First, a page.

I am interested in "pixels per viewing distance" as a measure of what our visual systems detects.
It may not be easy to pin it to a single number because it depends on (assuming 'optimal' viewing conditions) contrast, resolution and the individual's eyes (and degree of optical correction).
For a meaningful (and fixed contrast, to eliminate one variable in the) measurement, one could use a resolution target that allows quantification at multiple scales of magnification. One could use a print of a target with many resolution levels, such as a 'Siemens' star target
. When printed as instructed, 600 or 720 PPI to a 130mm square output size, at the perimeter of the 'star', the resolution is: (144 / Pi) / 100mm = 0.458 cycles/mm (~0.916 lines or pixels/mm, or 0.916 x 25.4 = 23.27 PPI).
When we increase our viewing distance to the target, there comes a point that the outer perimeter will no longer be resolved by our eyes. For me that point is approx. at 4.50 metres (4500mm) viewing distance, or 15x normal reading distance of 300mm. When we multiply 15 x 23.27 PPI we would get a resolution of 349 PPI at reading distance. This is for regular visual resolution, not Vernier acuity. Higher contrast features would give higher resolution and thus require higher PPI, and lower resolution obviously gets away with lower PPI.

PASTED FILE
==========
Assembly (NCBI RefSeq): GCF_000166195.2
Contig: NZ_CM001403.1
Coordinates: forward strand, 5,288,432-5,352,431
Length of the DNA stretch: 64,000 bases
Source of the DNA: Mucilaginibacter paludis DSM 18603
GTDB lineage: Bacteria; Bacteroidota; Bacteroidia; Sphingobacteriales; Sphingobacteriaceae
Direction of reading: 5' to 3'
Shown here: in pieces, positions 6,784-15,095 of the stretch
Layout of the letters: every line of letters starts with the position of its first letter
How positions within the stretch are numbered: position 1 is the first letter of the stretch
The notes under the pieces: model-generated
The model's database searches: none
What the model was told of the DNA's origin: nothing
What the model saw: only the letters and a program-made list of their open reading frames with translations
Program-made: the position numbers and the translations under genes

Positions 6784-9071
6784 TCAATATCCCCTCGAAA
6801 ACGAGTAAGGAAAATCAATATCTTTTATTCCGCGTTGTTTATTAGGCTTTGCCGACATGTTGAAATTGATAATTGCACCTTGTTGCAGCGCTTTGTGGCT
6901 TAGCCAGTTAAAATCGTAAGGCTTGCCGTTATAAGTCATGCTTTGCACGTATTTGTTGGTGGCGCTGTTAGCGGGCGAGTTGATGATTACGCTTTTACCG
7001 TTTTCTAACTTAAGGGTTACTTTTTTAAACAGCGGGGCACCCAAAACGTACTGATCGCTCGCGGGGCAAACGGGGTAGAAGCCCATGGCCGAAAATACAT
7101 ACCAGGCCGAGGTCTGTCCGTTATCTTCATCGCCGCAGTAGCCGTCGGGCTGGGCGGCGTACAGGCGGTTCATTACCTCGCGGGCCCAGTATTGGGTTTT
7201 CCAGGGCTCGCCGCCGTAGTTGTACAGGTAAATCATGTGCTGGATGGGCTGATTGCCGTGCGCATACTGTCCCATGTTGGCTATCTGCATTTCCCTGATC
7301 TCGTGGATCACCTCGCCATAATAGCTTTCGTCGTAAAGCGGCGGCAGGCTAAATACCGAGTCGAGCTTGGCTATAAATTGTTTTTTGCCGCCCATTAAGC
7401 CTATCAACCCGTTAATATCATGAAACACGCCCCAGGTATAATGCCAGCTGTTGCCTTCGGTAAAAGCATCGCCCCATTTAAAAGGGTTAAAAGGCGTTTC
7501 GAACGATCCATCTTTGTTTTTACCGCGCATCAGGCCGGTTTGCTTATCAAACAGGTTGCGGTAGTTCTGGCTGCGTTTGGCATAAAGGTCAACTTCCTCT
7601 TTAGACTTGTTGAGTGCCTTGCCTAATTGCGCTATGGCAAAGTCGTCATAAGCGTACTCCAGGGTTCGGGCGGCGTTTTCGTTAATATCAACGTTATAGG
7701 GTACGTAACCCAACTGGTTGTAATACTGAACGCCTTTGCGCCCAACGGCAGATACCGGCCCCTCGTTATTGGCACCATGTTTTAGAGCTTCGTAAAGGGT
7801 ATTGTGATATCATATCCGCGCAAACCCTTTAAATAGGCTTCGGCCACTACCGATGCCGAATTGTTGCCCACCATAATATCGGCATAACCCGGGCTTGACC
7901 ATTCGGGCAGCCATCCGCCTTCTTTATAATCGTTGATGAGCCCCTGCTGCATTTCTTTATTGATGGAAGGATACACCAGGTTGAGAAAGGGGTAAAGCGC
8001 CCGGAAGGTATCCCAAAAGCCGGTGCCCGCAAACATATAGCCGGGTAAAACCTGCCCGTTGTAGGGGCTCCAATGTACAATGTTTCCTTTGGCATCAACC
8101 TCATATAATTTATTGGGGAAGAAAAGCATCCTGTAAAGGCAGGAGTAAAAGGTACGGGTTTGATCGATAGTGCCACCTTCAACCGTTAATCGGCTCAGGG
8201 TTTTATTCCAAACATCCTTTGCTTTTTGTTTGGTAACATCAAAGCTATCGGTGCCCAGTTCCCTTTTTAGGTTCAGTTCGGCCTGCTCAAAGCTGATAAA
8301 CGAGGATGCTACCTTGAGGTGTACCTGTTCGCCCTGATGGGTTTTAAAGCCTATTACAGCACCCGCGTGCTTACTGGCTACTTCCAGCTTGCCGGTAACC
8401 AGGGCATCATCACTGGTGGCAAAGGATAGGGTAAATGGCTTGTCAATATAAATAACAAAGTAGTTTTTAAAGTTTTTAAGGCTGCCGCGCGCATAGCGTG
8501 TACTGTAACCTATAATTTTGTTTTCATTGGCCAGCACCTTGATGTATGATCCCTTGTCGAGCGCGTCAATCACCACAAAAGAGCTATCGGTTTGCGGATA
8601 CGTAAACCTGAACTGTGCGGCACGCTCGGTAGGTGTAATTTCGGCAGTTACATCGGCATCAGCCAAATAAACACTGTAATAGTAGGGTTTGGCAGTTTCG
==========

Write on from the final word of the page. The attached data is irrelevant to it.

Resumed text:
That allows to determine the minimum required PPI at any distance (assuming our eyes have the same angular resolution at various distances). The additional printer resolution capability, 600 or 720 PPI, is used to allow Vernier acuity, higher contrast detail, and sharpening.
Hopefully one is close to the effective full image width of 81cm, since my observations in galleries suggests that this is a common range for the viewing of large prints. (Paintings by the way are typically viewed from further away, further than the "normal" distance of image diagonal length. But most paintings are very low res. by photographic standards!)
At 81cm the above situation would suggest 4500/810 = 5.56, multiplied by 23.27 PPI that gives 129 PPI resolution, and I'd use the double of that to allow for Vernier acuity / higher contrast detail / sharpening, so 258 PPI as a minimum for that viewing distance. Closer viewing will produce a sense of lacking resolution, for my eyes anyway.
This approach could produce a simple rule-of-thumb, e.g. in my case something like 105 PPI at 1 metre distance, 52.5 PPI at 2 metres, 210 PPI at 50cm, etc., and double that PPI for higher contrast detail, Vernier acuity, and sharpening.
Printing that amount of minimum detail would of course require up-sampling to the native printer resolution, to avoid suboptimal interpolation by the printer driver, and allow artifact free sharpening at that output resolution for the specific print material.